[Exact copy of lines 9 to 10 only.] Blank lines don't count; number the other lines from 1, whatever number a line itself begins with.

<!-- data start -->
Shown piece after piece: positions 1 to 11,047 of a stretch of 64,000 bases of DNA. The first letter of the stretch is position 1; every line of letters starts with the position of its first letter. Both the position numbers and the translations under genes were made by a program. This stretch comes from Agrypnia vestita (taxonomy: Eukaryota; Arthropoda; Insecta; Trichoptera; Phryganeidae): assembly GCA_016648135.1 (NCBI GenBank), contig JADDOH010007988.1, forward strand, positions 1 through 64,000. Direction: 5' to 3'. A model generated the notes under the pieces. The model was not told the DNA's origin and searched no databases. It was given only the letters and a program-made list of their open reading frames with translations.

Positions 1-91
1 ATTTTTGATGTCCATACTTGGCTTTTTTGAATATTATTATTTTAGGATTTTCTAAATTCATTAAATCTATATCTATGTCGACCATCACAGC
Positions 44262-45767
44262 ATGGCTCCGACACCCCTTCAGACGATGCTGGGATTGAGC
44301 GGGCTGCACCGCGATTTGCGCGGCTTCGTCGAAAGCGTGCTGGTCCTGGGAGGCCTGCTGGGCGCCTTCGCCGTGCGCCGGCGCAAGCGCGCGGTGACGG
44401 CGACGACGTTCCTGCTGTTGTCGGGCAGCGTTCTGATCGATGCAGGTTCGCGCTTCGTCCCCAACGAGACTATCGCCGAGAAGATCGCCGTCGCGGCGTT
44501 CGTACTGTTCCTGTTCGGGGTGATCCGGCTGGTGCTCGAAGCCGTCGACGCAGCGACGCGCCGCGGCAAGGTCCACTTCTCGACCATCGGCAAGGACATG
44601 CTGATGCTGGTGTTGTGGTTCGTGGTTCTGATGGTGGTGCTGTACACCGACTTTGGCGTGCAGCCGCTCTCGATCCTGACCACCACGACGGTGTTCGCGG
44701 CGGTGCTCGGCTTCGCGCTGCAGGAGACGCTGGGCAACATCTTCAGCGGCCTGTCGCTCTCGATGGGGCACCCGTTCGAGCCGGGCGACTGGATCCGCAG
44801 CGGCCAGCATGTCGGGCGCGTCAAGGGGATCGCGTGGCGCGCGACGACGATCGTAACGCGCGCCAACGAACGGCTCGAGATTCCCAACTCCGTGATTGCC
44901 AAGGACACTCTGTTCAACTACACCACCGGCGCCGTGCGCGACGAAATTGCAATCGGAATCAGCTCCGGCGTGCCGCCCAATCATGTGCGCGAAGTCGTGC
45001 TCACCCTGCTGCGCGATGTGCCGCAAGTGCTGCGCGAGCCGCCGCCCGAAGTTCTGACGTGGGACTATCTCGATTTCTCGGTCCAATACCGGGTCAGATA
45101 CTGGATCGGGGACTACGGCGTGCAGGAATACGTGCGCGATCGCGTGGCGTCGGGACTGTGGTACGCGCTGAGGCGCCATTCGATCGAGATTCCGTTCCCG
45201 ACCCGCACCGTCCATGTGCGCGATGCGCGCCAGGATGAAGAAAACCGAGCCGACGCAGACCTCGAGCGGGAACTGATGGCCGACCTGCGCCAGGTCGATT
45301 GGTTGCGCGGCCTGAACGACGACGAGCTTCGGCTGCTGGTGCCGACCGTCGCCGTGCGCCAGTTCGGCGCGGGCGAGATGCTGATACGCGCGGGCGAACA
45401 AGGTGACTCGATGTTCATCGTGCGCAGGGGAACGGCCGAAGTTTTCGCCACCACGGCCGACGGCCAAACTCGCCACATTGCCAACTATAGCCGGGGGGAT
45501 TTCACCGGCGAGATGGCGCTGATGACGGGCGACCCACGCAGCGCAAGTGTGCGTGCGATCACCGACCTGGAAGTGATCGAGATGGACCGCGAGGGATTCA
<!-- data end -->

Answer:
44601 CTGATGCTGGTGTTGTGGTTCGTGGTTCTGATGGTGGTGCTGTACACCGACTTTGGCGTGCAGCCGCTCTCGATCCTGACCACCACGACGGTGTTCGCGG
44701 CGGTGCTCGGCTTCGCGCTGCAGGAGACGCTGGGCAACATCTTCAGCGGCCTGTCGCTCTCGATGGGGCACCCGTTCGAGCCGGGCGACTGGATCCGCAG